In elevating what they shouldn't, they ignore the greater truth that pure consumption would ensure a stagnant society free of the savings-driven innovation that actually builds wealth.  The origin of all wealth is saving.

So while economists decry savers, logic tells us that their profit-interested willingness to delay consumption is what drives the kind of capital formation that makes good jobs at good wages possible. Savers, contrary to popular opinion, are society's ultimate benefactors.

More to the point, savers delay the fulfillment of their near-term desires so that we can have jobs.

So how is it that the politicians who allegedly love jobs treat the producers and investors who might be better described as "job-givers"? Not very well.

Considering those who save, any investment returns achieved due to delayed consumption are already taxed at 15% in the United States. One purpose of the capital-gains tax is to stimulate consumption.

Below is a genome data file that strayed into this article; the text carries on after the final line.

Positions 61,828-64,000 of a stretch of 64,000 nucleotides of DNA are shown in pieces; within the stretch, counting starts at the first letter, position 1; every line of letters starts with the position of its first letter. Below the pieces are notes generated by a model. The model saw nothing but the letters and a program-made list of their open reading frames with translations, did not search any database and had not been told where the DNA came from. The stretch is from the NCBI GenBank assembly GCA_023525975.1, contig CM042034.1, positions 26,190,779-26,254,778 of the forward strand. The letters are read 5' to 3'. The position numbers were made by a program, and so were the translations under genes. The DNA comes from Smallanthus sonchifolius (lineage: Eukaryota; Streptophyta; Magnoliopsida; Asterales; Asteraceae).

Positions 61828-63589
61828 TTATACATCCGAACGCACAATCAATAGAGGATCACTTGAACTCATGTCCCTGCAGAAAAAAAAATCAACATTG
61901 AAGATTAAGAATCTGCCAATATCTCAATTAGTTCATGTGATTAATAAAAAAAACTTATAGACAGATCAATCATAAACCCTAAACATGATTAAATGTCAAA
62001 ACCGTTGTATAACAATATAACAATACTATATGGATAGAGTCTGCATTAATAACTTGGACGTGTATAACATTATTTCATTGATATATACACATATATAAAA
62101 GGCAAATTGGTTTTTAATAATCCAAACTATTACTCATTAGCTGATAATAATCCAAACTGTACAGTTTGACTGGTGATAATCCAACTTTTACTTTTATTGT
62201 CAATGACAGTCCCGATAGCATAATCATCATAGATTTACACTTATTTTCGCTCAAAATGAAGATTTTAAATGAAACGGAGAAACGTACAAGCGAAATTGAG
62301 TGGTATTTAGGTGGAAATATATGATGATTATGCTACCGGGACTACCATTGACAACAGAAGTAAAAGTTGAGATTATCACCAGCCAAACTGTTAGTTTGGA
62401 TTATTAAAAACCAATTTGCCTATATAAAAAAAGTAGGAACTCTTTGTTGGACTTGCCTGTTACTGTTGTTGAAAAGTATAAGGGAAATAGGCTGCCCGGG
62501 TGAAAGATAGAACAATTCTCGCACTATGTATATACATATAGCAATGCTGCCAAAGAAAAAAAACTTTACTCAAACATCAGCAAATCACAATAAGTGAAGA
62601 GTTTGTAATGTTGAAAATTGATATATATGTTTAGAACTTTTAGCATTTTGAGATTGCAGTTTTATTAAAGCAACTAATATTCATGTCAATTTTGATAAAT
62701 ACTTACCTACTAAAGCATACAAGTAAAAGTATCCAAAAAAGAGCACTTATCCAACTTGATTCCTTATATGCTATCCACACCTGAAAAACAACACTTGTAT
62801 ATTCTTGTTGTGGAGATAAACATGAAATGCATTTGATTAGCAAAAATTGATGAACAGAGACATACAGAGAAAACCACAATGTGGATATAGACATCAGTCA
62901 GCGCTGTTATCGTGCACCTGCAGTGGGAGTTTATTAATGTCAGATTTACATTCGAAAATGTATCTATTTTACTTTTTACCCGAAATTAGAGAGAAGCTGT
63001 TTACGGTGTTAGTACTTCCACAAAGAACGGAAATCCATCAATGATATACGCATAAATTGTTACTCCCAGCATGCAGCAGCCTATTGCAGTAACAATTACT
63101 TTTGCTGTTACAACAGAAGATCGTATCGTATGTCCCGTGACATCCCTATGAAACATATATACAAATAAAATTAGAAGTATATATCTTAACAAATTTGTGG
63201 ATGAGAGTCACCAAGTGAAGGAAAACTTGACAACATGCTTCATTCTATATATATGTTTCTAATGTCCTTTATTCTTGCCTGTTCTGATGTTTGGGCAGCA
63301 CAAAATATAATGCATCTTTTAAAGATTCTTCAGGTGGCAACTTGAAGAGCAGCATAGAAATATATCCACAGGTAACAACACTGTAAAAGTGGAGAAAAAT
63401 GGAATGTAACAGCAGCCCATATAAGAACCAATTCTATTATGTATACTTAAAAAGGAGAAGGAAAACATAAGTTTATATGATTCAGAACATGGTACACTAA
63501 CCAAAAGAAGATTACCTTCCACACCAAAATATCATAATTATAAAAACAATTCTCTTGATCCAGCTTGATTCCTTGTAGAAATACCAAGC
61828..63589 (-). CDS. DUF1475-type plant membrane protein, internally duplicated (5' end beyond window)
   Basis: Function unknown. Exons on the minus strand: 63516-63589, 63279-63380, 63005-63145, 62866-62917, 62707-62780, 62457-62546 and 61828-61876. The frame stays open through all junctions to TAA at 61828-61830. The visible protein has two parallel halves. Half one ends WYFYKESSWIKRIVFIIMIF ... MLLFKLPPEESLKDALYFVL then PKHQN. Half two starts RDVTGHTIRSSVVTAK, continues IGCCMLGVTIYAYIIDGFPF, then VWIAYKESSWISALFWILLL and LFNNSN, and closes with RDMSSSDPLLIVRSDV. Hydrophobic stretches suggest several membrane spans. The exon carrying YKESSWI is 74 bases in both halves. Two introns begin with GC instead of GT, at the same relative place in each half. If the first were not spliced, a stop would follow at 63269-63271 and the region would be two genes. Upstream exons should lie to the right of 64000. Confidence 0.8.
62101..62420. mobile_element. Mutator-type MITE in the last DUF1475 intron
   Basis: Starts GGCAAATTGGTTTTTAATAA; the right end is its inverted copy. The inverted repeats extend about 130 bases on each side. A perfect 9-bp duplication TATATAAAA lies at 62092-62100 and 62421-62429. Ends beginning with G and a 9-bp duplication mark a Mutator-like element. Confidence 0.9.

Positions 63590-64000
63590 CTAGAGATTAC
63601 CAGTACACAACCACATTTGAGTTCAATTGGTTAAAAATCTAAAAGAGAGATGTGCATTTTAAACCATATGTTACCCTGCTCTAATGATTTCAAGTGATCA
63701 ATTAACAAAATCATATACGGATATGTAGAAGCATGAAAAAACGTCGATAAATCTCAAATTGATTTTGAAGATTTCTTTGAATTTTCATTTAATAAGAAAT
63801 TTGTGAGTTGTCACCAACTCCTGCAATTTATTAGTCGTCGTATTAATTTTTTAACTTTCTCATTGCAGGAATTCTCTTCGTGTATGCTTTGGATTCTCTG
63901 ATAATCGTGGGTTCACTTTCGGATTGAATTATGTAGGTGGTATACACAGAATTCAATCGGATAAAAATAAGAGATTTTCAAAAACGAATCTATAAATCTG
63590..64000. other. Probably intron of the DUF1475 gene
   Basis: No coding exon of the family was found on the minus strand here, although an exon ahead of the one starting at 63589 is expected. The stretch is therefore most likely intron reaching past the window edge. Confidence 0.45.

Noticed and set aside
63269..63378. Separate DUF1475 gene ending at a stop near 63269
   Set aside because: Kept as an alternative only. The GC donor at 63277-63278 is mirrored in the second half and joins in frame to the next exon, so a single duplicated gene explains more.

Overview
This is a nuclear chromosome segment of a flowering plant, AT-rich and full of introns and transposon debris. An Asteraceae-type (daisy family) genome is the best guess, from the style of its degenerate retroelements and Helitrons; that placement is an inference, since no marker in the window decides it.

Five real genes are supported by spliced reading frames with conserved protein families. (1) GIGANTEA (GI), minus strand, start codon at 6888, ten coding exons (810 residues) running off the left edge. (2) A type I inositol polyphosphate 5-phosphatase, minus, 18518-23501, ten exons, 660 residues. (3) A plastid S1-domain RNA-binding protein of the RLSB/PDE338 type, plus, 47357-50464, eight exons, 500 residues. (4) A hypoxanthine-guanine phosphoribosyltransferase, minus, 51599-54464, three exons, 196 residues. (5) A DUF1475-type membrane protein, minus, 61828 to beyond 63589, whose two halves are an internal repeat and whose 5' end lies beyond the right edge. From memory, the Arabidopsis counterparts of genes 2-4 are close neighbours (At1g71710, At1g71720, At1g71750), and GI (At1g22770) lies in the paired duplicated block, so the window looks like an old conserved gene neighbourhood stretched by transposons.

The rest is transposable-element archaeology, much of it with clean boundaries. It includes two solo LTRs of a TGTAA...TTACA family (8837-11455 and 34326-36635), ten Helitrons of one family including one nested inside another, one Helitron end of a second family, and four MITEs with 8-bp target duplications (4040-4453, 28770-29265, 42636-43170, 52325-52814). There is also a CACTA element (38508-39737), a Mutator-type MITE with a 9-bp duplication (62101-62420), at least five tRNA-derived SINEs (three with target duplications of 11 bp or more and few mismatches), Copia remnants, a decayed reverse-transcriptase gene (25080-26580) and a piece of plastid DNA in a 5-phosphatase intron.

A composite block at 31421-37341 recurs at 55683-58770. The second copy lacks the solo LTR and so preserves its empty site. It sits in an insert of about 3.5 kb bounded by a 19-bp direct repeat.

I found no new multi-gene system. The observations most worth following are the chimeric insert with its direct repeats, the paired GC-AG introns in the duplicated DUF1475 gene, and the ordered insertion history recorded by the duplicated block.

And if President Obama allows the 2003 Bush tax cuts to lapse, the penalty on savings will rise to 20%. In short, the very individuals whose pleasure-delaying parsimony makes our work possible will see 1/5th of any future returns (consider here that the stock market is down this decade) confiscated by politicians who regularly campaign on job creation platforms.

Of course that's not the only way in which the political class plunders the abstinent in our midst. Indeed, emboldened by the same economic commentariat that believes consumption to be so important that the act of saving/investment should be taxed, politicians seek through the U.S. Treasury dollar devaluation on the false assumption embraced by most economists that cheap money is the path to prosperity. Not only are job-creating savers taxed if their investments succeed, but as evidenced by the dollar's collapse this decade, their delayed consumption is similarly taxed through currency devaluation.

What about the business owners? First off, the aforementioned 2003 tax cuts covered income too, and if allowed to lapse as expected, the vital few will see their level of federal taxation increased from 35 to 39%. The simple message to business owners is that if they succeed, their work will be penalized at higher rates.